perfumery 101 con’t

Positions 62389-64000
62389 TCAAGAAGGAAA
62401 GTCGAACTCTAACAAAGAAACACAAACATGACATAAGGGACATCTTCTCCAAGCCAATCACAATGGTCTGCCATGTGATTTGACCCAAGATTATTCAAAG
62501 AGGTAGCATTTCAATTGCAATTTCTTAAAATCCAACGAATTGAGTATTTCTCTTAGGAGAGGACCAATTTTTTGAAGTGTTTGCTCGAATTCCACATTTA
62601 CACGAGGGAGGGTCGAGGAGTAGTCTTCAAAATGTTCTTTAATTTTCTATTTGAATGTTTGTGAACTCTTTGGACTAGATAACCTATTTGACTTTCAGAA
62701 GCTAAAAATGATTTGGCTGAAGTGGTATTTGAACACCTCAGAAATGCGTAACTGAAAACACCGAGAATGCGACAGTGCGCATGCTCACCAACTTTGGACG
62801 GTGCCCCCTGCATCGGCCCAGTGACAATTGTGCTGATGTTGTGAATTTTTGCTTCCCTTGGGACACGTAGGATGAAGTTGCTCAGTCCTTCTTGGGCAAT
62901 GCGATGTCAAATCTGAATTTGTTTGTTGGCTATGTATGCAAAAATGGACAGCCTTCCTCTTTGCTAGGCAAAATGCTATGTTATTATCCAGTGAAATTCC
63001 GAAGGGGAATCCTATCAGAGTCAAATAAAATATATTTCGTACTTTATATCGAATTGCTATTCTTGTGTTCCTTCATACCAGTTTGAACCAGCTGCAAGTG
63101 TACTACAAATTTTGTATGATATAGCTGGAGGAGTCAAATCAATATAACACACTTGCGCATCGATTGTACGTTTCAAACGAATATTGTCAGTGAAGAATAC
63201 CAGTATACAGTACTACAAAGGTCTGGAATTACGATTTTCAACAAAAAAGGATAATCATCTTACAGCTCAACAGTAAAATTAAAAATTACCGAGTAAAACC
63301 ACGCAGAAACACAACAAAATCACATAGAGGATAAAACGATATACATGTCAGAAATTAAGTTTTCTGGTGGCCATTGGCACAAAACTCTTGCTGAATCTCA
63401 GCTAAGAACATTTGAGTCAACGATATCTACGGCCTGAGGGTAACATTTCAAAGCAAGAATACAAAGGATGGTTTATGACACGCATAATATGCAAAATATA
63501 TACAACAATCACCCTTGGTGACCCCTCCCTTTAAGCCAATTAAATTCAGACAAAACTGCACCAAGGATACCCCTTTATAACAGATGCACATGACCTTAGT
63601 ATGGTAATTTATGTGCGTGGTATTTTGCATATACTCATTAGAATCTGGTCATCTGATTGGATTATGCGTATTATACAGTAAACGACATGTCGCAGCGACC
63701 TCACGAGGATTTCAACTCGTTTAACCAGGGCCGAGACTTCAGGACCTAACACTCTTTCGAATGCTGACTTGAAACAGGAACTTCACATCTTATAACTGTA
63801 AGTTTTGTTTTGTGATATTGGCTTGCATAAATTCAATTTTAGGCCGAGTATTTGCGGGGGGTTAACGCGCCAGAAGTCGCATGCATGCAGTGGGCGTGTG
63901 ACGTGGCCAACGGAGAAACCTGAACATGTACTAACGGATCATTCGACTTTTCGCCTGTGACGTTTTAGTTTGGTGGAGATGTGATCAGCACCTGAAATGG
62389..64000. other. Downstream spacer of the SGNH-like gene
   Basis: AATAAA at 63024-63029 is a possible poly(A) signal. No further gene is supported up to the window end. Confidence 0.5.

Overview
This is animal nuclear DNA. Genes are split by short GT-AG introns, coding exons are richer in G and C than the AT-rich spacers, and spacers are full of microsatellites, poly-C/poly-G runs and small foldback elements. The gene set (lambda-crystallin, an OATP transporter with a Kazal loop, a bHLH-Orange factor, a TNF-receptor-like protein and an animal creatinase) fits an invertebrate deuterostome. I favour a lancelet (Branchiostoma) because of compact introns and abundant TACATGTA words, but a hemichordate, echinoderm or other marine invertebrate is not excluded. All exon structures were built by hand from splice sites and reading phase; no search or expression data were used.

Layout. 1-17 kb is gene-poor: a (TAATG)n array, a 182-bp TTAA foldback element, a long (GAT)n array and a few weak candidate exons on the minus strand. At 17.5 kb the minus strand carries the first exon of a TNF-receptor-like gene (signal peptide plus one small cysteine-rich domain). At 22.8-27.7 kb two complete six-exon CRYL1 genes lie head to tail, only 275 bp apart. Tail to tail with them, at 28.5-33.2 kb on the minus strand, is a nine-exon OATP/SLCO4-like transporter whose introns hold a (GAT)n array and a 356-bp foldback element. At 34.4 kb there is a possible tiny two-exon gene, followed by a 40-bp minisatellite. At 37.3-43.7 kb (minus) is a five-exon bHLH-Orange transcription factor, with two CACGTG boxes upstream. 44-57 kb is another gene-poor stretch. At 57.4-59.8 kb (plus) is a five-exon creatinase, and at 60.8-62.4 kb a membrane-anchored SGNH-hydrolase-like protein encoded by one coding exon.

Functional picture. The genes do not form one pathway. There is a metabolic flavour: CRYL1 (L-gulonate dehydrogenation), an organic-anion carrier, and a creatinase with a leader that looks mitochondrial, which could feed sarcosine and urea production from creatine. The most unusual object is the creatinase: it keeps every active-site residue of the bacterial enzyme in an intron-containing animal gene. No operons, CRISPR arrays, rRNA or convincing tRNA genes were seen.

It’s Tuesday evening, (it was another gorgeous hot sunny day today) and I’m at home listening to the soundtrack to the movie City of God……cooking dinner on my little plug-in two burner (wild prawns, pasta, broccoflower, pasta, biologique tomato sauce..) lamenting my absolute lack of counter space, and thinking about the formula I’m working on at school.¬† I spent 5 hours today in the lab,¬†studying and reworking¬†it.¬† I did three trials with the same formula, varying quantities but doing my best to avoid adding any¬†new materials so that I didn’t end up ‘making soup’.¬† (or grisaille– which is a non-descript odour).¬† I am trying hard to discipline myself by choosing my materials and writing the¬†formula at my desk, based on the concept, and then sticking to it once I head to the lab to fill the formula.¬†¬†While I’m¬†following the recipe¬†I smell each raw material (on a blotter) before adding it to the mix, and then the juice itself¬†after¬†each addition to see how the perfume is effected.¬†It is extremely difficult to create a good (ie well balanced and¬†interesting) ¬†perfume!¬† It can take a master perfumer years to accomplish. Now that we have a formal brief, a mock contract of sorts, all of us are really discovering what we don’t know.¬† This is fantastic!¬† Now we can succinctly drill the teachers for answers.¬†¬† The art of perfumery is a highly complicated and abstract thing to learn and, I think also, to teach.¬† I really understand why becoming a true Nez classically requires 10 years apprenticeship.¬†¬†It’s only the very beginning…